|US5187574 *||21 Ago 1991||16 Feb 1993||Kanda Tsushin Kogyo Co., Ltd.||Method for automatically adjusting field of view of television monitor system and apparatus for carrying out the same|
|US5196688 *||21 Feb 1978||23 Mar 1993||Telefunken Systemtechnik Gmbh||Apparatus for recognizing and following a target|
|US5201325 *||18 Sep 1991||13 Abr 1993||Andronic Devices Ltd.||Advanced surgical retractor|
|US5201743 *||5 May 1992||13 Abr 1993||Habley Medical Technology Corp.||Axially extendable endoscopic surgical instrument|
|US5217003 *||18 Mar 1991||8 Jun 1993||Wilk Peter J||Automated surgical system and apparatus|
|US5221283 *||15 May 1992||22 Jun 1993||General Electric Company||Apparatus and method for stereotactic surgery|
|US5228429 *||30 Nov 1992||20 Jul 1993||Tadashi Hatano||Position measuring device for endoscope|
|US5230623 *||10 Dic 1991||27 Jul 1993||Radionics, Inc.||Operating pointer with interactive computergraphics|
|US5236432 *||24 Ago 1992||17 Ago 1993||Board Of Regents Of The University Of Washington||Robot-aided system for surgery|
|US5251127 *||31 Jul 1990||5 Oct 1993||Faro Medical Technologies Inc.||Computer-aided surgery apparatus|
|US5271384 *||23 Ene 1992||21 Dic 1993||Mcewen James A||Powered surgical retractor|
|US5279309 *||27 Jul 1992||18 Ene 1994||International Business Machines Corporation||Signaling device and method for monitoring positions in a surgical operation|
|US5289273 *||5 Nov 1992||22 Feb 1994||Semborg-Recrob, Corp.||Animated character system with real-time control|
|US5299288 *||18 Sep 1991||29 Mar 1994||International Business Machines Corporation||Image-directed robotic system for precise robotic surgery including redundant consistency checking|
|US5300926 *||2 May 1991||5 Abr 1994||Siemens Aktiengesellschaft||Medical apparatus, having a single actuating device|
|US5305203 *||2 Oct 1990||19 Abr 1994||Faro Medical Technologies Inc.||Computer-aided surgery apparatus|
|US5305427 *||15 May 1992||19 Abr 1994||Sony Corporation||Robot with virtual arm positioning based on sensed camera image|
|US5320630 *||23 Feb 1993||14 Jun 1994||Munir Ahmed||Endoscopic ligating instrument for applying elastic bands|
|US5337732 *||16 Sep 1992||16 Ago 1994||Cedars-Sinai Medical Center||Robotic endoscopy|
|US5339799 *||17 Abr 1992||23 Ago 1994||Olympus Optical Co., Ltd.||Medical system for reproducing a state of contact of the treatment section in the operation unit|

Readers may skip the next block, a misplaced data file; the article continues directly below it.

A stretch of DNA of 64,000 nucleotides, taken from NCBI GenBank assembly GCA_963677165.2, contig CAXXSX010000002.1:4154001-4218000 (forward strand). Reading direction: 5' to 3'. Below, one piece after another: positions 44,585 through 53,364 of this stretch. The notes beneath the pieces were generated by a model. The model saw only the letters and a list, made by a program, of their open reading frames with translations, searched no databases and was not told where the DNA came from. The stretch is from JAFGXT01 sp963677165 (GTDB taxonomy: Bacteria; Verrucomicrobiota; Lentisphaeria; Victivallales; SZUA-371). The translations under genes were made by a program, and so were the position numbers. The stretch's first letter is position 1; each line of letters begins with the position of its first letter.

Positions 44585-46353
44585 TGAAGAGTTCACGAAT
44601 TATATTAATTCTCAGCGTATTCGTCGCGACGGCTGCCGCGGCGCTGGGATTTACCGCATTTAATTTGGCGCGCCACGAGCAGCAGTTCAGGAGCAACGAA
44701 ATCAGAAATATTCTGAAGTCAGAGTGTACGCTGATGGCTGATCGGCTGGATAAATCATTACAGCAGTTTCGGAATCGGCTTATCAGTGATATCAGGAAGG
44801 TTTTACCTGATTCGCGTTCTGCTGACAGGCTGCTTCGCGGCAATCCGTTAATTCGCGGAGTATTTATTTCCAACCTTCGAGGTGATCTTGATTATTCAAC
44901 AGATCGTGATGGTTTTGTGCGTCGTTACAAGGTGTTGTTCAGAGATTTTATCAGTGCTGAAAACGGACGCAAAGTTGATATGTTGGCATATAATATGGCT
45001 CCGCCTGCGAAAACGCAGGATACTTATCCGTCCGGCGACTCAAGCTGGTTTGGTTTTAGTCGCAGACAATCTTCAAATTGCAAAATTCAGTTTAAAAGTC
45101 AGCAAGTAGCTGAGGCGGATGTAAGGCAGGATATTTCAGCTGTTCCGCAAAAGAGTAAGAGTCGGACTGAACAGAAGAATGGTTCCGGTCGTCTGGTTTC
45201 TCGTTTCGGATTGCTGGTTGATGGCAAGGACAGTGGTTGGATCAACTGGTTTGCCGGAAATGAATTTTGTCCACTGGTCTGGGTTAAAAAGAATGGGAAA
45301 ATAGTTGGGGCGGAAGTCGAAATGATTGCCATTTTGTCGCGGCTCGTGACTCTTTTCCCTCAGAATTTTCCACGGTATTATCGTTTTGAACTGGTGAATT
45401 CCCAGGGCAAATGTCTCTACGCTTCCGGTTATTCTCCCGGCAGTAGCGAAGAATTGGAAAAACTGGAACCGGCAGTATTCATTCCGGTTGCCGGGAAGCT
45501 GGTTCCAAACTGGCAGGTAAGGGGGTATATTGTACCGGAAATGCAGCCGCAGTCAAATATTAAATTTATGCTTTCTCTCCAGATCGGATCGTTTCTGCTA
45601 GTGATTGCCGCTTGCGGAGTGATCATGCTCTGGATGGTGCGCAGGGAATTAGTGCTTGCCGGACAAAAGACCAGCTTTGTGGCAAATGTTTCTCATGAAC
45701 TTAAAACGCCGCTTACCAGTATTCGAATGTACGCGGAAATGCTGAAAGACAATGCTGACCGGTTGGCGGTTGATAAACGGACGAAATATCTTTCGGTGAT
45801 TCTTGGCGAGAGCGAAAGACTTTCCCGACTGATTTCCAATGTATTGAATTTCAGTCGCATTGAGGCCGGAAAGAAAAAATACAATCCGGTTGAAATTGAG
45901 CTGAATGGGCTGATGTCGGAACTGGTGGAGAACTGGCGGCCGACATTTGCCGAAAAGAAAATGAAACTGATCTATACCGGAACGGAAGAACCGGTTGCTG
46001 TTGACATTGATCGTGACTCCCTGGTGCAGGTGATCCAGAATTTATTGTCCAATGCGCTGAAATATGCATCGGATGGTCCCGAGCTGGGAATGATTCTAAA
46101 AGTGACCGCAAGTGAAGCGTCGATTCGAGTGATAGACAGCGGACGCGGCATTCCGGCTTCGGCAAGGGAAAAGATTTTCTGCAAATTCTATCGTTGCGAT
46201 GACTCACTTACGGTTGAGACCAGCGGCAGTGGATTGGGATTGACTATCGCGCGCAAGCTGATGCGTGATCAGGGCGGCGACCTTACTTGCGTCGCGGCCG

|US5343385 *||17 Ago 1993||30 Ago 1994||International Business Machines Corporation||Interference-free insertion of a solid body into a cavity|
|US5343391 *||12 Feb 1992||30 Ago 1994||Mushabac David R||Device for obtaining three dimensional contour data and for operating on a patient and related method|
|US5357962 *||27 Ene 1992||25 Oct 1994||Sri International||Ultrasonic imaging system and method wtih focusing correction|
|US5368015 *||7 Jun 1993||29 Nov 1994||Wilk; Peter J.||Automated surgical system and apparatus|
|US5368428 *||5 Ene 1993||29 Nov 1994||Grumman Aerospace Corporation||Apparatus and method for producing a video display|
|US5371536 *||30 Nov 1993||6 Dic 1994||Fujitsu Limited||Automatic control of image pick-up position of object|
|US5382885 *||9 Ago 1993||17 Ene 1995||The University Of British Columbia||Motion scaling tele-operating system with force feedback suitable for microsurgery|
|US5388987 *||17 Abr 1991||14 Feb 1995||Cheval Freres, Sa||Laser beam dental instrument|
|US5395369 *||13 Jul 1993||7 Mar 1995||Symbiosis Corporation||Endoscopic bipolar electrocautery instruments|
|US5397323 *||30 Oct 1992||14 Mar 1995||International Business Machines Corporation||Remote center-of-motion robot for surgery|
|US5402801 *||28 Abr 1994||4 Abr 1995||International Business Machines Corporation||System and method for augmentation of surgery|
|US5403319 *||4 Jun 1993||4 Abr 1995||Board Of Regents Of The University Of Washington||Bone imobilization device|
|US5408409 *||20 Dic 1993||18 Abr 1995||International Business Machines Corporation||Image-directed robotic system for precise robotic surgery including redundant consistency checking|
|US5417210 *||27 May 1992||23 May 1995||International Business Machines Corporation||System and method for augmentation of endoscopic surgery|